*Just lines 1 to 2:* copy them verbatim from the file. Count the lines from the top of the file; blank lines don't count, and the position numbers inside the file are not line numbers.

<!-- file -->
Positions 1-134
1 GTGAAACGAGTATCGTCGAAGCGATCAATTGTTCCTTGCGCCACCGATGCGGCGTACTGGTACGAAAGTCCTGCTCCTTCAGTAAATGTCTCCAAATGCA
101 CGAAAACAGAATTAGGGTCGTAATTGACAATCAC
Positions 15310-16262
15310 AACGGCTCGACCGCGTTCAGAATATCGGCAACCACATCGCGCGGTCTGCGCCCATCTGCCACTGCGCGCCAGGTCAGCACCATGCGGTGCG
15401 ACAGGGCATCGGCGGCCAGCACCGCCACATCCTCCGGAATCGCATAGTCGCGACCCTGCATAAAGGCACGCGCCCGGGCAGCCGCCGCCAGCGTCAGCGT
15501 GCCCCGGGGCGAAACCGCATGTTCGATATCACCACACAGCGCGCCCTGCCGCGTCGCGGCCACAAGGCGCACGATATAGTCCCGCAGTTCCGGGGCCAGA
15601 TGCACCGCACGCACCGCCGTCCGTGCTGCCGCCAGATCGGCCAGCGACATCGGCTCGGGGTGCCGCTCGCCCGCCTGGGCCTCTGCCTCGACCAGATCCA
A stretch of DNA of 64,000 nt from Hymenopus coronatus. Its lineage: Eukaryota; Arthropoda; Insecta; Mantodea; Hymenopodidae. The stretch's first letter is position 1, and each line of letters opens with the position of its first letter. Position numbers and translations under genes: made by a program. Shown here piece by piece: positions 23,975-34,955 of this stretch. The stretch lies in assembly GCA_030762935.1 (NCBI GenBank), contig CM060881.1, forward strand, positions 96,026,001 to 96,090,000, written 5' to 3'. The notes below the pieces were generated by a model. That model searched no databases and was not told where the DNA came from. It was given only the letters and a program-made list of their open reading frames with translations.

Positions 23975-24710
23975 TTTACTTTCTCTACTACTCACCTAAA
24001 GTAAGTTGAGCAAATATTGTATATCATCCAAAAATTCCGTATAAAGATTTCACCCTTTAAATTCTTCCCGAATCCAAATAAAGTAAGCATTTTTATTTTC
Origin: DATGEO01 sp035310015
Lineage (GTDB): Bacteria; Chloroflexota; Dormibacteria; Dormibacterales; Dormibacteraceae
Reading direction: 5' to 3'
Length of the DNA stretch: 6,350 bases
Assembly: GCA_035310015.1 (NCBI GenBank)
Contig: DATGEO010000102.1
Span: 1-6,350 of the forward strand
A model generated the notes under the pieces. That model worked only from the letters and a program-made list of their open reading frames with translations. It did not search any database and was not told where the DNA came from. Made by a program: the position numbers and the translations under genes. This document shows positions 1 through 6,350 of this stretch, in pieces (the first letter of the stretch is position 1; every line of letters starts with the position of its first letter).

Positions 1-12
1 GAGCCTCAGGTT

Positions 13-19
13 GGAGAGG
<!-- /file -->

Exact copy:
Positions 1-134
1 GTGAAACGAGTATCGTCGAAGCGATCAATTGTTCCTTGCGCCACCGATGCGGCGTACTGGTACGAAAGTCCTGCTCCTTCAGTAAATGTCTCCAAATGCA